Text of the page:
As a backup plan, if our boys run out of people to drop explosives on, there’s always white people living in Israel, but they’re harder targets, hiding in colonies over in Palestine.
Old Jules

 

 

 

Community ‘Personalities’

Hi readers.  This town where Jeanne lives and I currently reside on her couch gave me a strange arrangement of ponderings yesterday.  I knew my physical therapy at the hospital will be fading in July.  By coincidence the Olathe Community Center is opening, and I’d heard it would include exercise machines, etc.

By golly I don’t ignore coincidence.  Figured I could buzz over there three times a week as long as I’m here, work out, maybe connect with local seniors to play some chess, chew the fat, exchange low sodium recipes.  Old guys did those things on the Courthouse lawn when I was a kid, playing dominoes and spitting tobacco.  A piece of getting old.

To my surprise, that new Olathe Community Center is a bastion of healthiness, classes on Zombi or somesuch dancing, Yoga, big TV screens people can watch while stationary biking.  A room full of water capable of being peed into from everywhere within 100 yards any direction.  Maybe a hundred walking machines, weight machines, and combinations of all three.

And for kids?  Wow.  Two story water slide indoors with signs saying they don’t want heart patients [me] using it.  Piss on them.  I’ll use that thing if I want to.

Because in that entire enormous structure there is not one, not one single item specifically intended to be used by the elderly.  Not one ping-pong table, for that matter, to allow fast action small area activities, either.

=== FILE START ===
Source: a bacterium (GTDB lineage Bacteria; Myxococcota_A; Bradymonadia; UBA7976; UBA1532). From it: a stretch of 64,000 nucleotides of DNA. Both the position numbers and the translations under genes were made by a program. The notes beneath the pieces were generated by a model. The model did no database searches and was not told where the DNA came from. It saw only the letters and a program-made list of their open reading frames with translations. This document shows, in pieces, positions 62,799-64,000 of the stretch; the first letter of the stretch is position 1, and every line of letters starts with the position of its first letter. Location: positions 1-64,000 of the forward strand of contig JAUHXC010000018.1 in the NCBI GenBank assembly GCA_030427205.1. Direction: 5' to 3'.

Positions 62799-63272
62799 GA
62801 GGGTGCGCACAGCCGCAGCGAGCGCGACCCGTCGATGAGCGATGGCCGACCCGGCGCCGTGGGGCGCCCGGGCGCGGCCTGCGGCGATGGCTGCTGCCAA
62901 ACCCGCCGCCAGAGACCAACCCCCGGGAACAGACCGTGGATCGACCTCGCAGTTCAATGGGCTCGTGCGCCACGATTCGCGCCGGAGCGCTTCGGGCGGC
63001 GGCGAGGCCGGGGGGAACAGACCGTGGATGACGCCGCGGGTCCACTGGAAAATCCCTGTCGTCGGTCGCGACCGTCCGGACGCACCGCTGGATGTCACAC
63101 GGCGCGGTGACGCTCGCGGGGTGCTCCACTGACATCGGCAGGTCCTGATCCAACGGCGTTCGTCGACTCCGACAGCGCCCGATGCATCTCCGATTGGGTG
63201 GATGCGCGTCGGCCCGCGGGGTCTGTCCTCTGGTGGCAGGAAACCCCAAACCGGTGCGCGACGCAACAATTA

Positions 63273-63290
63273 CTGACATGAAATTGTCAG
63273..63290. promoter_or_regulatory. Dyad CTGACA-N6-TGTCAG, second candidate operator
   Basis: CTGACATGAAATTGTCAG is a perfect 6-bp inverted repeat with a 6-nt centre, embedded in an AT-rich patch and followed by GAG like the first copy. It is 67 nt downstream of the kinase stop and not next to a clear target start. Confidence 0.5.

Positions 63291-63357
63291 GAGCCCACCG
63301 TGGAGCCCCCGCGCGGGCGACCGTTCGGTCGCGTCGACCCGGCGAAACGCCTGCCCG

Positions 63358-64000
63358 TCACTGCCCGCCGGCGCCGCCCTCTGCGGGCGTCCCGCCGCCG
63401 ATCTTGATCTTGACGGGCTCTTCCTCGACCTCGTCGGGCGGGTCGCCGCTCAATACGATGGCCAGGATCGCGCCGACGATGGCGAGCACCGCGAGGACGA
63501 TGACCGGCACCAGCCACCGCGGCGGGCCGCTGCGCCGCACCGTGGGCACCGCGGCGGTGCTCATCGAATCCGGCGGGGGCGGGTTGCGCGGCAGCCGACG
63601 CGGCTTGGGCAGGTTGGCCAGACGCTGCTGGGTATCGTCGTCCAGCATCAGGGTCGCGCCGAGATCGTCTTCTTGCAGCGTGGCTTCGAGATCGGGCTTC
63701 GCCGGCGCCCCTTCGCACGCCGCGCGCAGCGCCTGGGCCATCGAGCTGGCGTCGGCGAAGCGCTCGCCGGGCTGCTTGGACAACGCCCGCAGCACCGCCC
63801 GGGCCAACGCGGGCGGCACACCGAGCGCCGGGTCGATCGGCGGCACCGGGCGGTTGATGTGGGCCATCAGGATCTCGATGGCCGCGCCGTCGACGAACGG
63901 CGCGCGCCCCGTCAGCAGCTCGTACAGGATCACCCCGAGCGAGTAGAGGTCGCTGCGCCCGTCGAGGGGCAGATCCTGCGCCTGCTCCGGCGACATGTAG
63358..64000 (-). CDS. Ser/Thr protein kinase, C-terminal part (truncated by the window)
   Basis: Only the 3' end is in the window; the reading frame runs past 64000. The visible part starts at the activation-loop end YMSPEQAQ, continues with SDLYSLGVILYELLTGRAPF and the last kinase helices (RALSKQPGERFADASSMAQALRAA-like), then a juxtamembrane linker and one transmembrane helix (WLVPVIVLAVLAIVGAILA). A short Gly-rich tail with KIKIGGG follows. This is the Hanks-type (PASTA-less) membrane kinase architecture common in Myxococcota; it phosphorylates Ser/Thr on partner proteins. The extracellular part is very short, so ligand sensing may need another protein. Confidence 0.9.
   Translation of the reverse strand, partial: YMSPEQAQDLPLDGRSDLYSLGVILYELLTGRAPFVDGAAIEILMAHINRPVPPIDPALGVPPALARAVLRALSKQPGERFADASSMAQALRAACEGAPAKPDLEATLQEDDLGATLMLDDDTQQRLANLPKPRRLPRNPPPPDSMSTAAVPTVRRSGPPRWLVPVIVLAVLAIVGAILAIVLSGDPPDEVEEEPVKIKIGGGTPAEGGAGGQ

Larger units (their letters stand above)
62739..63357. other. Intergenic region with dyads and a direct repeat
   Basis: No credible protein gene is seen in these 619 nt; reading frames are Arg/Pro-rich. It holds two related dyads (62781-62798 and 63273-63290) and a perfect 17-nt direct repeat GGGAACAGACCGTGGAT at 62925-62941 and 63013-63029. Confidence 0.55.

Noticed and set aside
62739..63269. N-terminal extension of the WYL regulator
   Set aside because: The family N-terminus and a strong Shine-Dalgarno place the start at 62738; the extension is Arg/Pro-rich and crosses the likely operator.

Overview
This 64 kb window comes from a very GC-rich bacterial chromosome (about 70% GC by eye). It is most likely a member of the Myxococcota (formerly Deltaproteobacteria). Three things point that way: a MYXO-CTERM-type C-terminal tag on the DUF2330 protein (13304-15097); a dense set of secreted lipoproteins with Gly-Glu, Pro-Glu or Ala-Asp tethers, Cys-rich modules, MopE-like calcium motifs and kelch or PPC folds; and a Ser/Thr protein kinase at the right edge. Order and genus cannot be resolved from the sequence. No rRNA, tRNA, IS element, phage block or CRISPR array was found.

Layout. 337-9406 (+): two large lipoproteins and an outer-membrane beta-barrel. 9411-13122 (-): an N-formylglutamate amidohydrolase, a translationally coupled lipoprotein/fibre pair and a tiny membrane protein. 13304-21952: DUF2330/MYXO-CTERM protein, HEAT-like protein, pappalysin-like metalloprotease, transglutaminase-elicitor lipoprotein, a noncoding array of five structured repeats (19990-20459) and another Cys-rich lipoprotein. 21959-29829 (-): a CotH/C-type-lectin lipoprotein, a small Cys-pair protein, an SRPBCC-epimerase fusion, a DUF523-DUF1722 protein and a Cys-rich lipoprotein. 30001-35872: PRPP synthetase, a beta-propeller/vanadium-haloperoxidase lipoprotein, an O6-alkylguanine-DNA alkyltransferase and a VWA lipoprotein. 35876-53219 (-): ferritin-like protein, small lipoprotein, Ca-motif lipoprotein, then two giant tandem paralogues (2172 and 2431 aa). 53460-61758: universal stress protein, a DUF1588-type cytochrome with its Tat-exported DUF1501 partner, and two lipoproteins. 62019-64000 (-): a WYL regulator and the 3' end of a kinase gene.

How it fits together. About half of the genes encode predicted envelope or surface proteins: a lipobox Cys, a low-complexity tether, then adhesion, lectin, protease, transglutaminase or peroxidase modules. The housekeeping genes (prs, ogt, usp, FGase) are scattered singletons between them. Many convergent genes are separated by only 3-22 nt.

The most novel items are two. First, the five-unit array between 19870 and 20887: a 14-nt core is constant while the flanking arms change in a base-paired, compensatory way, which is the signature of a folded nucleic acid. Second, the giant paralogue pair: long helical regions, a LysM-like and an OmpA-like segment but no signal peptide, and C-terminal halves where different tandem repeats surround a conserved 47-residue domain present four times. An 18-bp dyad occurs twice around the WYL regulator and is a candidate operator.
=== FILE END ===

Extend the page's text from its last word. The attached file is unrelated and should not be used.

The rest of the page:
I’d been casually searching for some while for a Senior Citizen Center in Olathe.  There ain’t one, even though the senior population here’s quite large.  Closed down a couple of years ago when the city sold the building, never reopened somewhere else.

Fairly strange.  A rich, rich, how you say, affluent community here with a large area of old, low-income houses in the older part of town inhabited by lower middle class non-upwardly mobile working-class scum and senior citizens.  And that new community center forgot they exist.

Hell, every tiny community everywhere has a Senior Citizen Center, or failing that, a pantheon of senior activities incorporated into the local community center.  Andrews, Texas, out on the high plains desert has a big one.  Half deserted towns all over Texas and New Mexico dying of thirst and hunger have one thing left functioning:  Senior Citizen Centers.

And this beautiful old farming community that’s become the home of thousands of high-income soccer and tennis playing SUV driving tofu eating Kansas Citians during the past 20 to 30 years has the singular distinction of having nothing of the sort.